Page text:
Artist Gizem Karakaş questions who we are
Hatice Utkan Özden
As an artist, Gizem Karakaş deals with what it takes to be a human being. Her works utilize semiotics and language to call attention to what it takes to be a human being in this modern world. In “We are not Innocent,” her recent solo exhibition at Depo Istanbul, she goes to another direction: She asks herself and exposes her own experiences and stories as she deals with her own life and relationships.
“Part of my artistic practice is about being a human and the closest person to look at this is myself, my own experiences and my own stories.”
“We all have fears, we all feel awkward time to time. Sometimes we think it is not fair to think the way we think, sometimes we are aware of our envies, and we try to live with that. That’s why I wanted to name the exhibition as we are not innocent,” she said, adding that all of these are a part of being a human and are very normal tendencies in life.
These normal tendencies make Karakaş create and discover herself more.
“My works are always about my own experiences and myself. However, with this exhibition, I realize that as long as you confess something to yourself and accept yourself as you are; at that point, you start to be a mirror for everyone else around you,” she said.
That’s how her works become mirrors that people want to relate to. Because we all have weaknesses, we all lie to ourselves to some extent. As Karakaş opens a way to express problems that everyone faces, the problem (or the feelings) that the artist has does not belong to her anymore. For Karakaş, this is an acceptance process.
“So at that point you accept yourself. You are a human and have your dark sides. Since everyone has it, as an artist, you become a mirror or the artworks become like a mirror.”
According to the artist, as she accepted herself, she entered a peaceful process. That’s when the real artworks came out.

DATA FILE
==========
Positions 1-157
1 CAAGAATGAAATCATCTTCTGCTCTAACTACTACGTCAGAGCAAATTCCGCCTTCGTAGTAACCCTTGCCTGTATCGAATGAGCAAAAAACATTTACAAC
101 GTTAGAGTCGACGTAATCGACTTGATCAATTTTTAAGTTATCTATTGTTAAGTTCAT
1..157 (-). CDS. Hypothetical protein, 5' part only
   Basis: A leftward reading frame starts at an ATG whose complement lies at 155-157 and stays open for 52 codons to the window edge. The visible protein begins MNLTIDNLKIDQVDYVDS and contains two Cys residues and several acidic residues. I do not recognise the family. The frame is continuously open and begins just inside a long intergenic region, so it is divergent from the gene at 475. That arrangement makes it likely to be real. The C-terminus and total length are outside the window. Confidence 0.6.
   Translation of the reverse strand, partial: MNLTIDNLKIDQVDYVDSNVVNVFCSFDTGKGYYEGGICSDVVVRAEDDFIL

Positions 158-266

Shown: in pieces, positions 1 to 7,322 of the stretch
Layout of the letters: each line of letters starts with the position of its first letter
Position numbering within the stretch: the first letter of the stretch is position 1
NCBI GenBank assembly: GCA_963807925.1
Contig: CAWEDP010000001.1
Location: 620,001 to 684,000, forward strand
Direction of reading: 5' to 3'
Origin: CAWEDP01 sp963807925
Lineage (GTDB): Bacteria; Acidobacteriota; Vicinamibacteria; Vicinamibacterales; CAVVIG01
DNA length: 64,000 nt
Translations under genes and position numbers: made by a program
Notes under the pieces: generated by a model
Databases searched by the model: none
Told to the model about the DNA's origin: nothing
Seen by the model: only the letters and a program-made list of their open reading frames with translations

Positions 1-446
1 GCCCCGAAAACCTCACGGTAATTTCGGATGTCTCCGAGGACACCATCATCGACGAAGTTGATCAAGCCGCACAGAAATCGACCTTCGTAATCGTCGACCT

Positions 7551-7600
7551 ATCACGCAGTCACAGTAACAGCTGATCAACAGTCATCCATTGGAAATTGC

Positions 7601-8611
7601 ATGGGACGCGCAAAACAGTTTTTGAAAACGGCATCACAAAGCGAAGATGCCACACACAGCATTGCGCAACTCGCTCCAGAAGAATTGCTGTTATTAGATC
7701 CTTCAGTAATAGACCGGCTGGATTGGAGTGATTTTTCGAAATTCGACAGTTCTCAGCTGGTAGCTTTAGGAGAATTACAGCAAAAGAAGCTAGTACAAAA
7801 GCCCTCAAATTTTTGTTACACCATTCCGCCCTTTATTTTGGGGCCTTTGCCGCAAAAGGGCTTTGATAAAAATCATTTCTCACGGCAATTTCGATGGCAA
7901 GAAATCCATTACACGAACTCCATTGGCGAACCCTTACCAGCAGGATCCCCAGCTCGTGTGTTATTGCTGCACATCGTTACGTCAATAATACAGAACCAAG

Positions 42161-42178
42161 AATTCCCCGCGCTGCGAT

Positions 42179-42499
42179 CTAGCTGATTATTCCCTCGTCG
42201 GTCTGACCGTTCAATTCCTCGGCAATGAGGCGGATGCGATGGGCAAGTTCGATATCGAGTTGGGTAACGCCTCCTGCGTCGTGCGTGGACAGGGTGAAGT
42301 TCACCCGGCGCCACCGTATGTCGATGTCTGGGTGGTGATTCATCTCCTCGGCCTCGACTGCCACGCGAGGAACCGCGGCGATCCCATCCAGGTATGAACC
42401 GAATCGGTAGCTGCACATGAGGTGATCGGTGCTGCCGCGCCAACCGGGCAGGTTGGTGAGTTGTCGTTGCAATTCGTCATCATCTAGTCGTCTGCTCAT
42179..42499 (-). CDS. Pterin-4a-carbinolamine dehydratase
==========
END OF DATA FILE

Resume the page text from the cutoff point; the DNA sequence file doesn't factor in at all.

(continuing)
The resulting artworks are provocative, compelling, rhythmic and beautiful. Karakaş dares to say she is one of the millions of people who feel unhappy time to time and she who knows it is ok to feel like that.
“To adorn that feeling, first, I made peace with myself,” she said. “Lies I tell myself open the realities of life and promises made to ourselves. These are the promises that we tell ourselves and maybe never do, such as starting a diet on Monday. We all tend to lie to ourselves, said Karakaş.
Design of the exhibition
The well-mounted exhibition allowed enough space for the contemplation of video works. The middle of the exhibition space is designed as a living room with red carpet and has two comfortable chairs placed with a television. The television shows a video work of Karakaş, about a relationship between a man and a woman. These two characters speak by using Turkish song lyrics.
“The reason that they speak with these songs is that I want to emphasize the importance of language in daily lives and our culture,” said Karakaş, noting that she wants to emphasize how human beings love the feeling of self-pity and the affection that comes within.
“If we examine the song lyrics we will see that all the lyrics are about heartbreak and pity,” she added.
The exhibition has been designed by Fuat Eşrefoğlu, succeeded to show each artwork without sacrificing the collective relationship between all.
“We tried to show each work with care. For example, the Polaroid works are represented as a hall of fame, which is all about people,” he said.
The display of Eşrefoğlu exposes the artworks in their best situation, keeping the video works in closed rooms and creating a powerful version of the installation of these artworks full of emotion and self-acceptance.
The exhibition continues until March 3.